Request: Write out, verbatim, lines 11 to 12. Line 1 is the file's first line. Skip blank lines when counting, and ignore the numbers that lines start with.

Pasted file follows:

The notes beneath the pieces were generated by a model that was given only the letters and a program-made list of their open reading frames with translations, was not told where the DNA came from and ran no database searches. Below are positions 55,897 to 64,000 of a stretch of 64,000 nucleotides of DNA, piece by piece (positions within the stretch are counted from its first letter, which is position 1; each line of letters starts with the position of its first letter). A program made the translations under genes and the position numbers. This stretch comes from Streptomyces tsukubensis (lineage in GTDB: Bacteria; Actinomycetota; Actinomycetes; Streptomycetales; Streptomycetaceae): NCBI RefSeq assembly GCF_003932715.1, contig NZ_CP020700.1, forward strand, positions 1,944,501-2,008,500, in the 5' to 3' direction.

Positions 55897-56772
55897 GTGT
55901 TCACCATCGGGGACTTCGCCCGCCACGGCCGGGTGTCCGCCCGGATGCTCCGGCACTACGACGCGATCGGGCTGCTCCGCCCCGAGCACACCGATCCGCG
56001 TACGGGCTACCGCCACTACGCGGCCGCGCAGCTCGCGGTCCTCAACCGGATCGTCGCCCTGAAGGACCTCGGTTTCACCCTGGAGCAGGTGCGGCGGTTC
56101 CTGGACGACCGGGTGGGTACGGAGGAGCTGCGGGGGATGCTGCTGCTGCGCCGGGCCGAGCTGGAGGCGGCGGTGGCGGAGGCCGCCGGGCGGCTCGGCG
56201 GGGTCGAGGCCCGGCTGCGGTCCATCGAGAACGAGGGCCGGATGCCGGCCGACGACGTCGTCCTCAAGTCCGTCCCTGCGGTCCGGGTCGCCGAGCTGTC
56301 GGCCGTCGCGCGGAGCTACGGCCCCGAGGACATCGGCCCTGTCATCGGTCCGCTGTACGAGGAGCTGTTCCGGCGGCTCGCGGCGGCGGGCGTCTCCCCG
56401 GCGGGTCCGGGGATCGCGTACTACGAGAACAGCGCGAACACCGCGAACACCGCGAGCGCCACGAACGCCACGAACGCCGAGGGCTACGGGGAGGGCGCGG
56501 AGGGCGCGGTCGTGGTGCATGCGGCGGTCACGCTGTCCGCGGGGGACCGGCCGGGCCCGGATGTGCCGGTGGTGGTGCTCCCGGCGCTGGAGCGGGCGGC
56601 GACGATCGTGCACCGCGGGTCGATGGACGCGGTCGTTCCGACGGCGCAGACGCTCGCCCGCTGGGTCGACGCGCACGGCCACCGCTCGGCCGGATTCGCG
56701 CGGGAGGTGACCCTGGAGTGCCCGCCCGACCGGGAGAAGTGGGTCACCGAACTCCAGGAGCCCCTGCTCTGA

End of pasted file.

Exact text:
56601 GACGATCGTGCACCGCGGGTCGATGGACGCGGTCGTTCCGACGGCGCAGACGCTCGCCCGCTGGGTCGACGCGCACGGCCACCGCTCGGCCGGATTCGCG
56701 CGGGAGGTGACCCTGGAGTGCCCGCCCGACCGGGAGAAGTGGGTCACCGAACTCCAGGAGCCCCTGCTCTGA